Alpharetta City Council voted Monday night to forever change the North Point Mall.
Council members approved rezoning 83 acres and allowing a 24,000-square-foot freestanding development with apartments and retail on the site of what used to be the Sears.
“This has been a long time coming,” said Councilman John Hipes.
The mall, like many around the country, has been struggling to keep up with changing consumer tastes for experiences over Orange Julius and how internet sales have ravaged retailers with rent.
“It’s a plague in Atlanta,” Kathy Zickert, a partner at Smith, Gambrell & Russell, told the Council. She was representing owner Brookfield Properties, which she said owns 140 malls.
Like in the planning commission meeting earlier this month, Zickert mentioned how mall developer Simon, which owns Buckhead’s Phipps Plaza and Lenox Square, has spent hundreds of millions bolstering their Atlanta flagship malls.
At Phipps, Simon added a Legoland Discovery Center, apartments and new restaurants. The mall giant recently launched a project to convert the former Belk store into and a $200 million-plus expansion involving a Nobu Hotel and flagship restaurant, office tower and a fitness center.
A metro Atlanta success story of this new-age shopping experience is nearby Avalon.
The glitzy mix of restaurants, housing and retail draws the affluent crowd along Ga. 400.
Apple, Pottery Barn and other high-profile tenants left North Point in favor of the open-air Avalon, which also features Brooks Brothers, Crate & Barrel and a bevy of hot restaurants, a high-end cinema, office buildings and a luxury hotel.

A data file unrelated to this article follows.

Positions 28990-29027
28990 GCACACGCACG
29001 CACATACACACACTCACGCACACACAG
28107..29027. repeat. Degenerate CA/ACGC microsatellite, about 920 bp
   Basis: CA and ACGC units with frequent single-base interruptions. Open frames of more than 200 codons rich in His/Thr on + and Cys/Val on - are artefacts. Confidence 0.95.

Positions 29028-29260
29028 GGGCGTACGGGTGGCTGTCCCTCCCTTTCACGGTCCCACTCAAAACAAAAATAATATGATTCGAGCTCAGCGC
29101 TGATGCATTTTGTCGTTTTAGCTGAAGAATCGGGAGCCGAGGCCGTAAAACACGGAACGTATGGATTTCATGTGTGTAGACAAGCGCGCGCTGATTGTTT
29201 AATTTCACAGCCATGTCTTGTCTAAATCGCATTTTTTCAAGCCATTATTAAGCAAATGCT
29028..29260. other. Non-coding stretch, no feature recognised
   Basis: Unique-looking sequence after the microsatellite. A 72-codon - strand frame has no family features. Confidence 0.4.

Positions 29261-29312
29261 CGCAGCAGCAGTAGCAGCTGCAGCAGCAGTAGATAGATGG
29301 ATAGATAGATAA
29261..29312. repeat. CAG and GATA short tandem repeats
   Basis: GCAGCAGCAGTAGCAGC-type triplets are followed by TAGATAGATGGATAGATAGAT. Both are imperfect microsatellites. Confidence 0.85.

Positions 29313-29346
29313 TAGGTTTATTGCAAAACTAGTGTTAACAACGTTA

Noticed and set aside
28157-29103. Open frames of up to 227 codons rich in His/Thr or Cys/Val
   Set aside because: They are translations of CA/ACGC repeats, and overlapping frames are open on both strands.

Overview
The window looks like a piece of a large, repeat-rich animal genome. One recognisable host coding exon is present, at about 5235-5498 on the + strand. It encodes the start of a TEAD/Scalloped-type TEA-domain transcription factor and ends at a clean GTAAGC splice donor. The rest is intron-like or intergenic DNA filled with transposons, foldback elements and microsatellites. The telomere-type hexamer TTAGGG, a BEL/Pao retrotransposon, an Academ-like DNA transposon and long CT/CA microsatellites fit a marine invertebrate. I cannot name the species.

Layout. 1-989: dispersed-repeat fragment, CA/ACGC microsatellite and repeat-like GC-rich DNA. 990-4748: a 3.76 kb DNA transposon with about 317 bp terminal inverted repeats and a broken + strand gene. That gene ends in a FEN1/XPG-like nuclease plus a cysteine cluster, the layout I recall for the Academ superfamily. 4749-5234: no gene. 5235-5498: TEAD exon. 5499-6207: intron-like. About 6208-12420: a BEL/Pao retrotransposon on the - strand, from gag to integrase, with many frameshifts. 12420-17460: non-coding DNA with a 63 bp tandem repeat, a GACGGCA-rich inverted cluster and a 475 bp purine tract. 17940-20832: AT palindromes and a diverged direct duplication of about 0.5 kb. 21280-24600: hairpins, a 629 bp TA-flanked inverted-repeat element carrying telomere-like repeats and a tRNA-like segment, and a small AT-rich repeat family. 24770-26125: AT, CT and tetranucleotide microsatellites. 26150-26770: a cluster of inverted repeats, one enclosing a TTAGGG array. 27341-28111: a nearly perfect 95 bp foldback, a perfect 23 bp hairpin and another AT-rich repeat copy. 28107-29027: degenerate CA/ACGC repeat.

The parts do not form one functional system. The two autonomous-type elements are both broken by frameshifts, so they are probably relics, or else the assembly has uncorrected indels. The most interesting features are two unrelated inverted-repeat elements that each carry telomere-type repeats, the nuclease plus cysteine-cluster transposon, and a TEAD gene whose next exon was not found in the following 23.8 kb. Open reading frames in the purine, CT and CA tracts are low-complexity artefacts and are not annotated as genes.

The North Point project has been in the works for months, with the city asking the developers for many revisions.
“We don’t want just another development in Alpharetta, we consider this a community that deserves better,” Mayor Jim Gilvin said Monday.
The housing at North Point will have 175 one-bedroom apartments between 700 and 900 square feet starting at $1,400 a month and 125 two-bedroom units ranging from 1,050 to 1,250 square feet for a monthly cost of $1,900.
Developers are also changing the inside of the mall by expanding the playground from the current play area just under 2,000 square feet to 7,000 square feet with separate, age-appropriate play spaces.
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There will be outdoor green space open to the public and an eye-popping amount of amenities.
Expect revitalized retention pond overlooks like in Atlanta’s Old Fourth Ward park, pocket parks, a play fountain like Centennial Olympic Park, multi-use trail, “linear parks system,” Spanish steps, the flashing HAWK (High-Intensity Activated crossWalK beacon) crosswalks, rock climbing wall and bocce courts.
“If you do it right, it’s going to be special,” Gilvin said.
Speaking of changing tastes...
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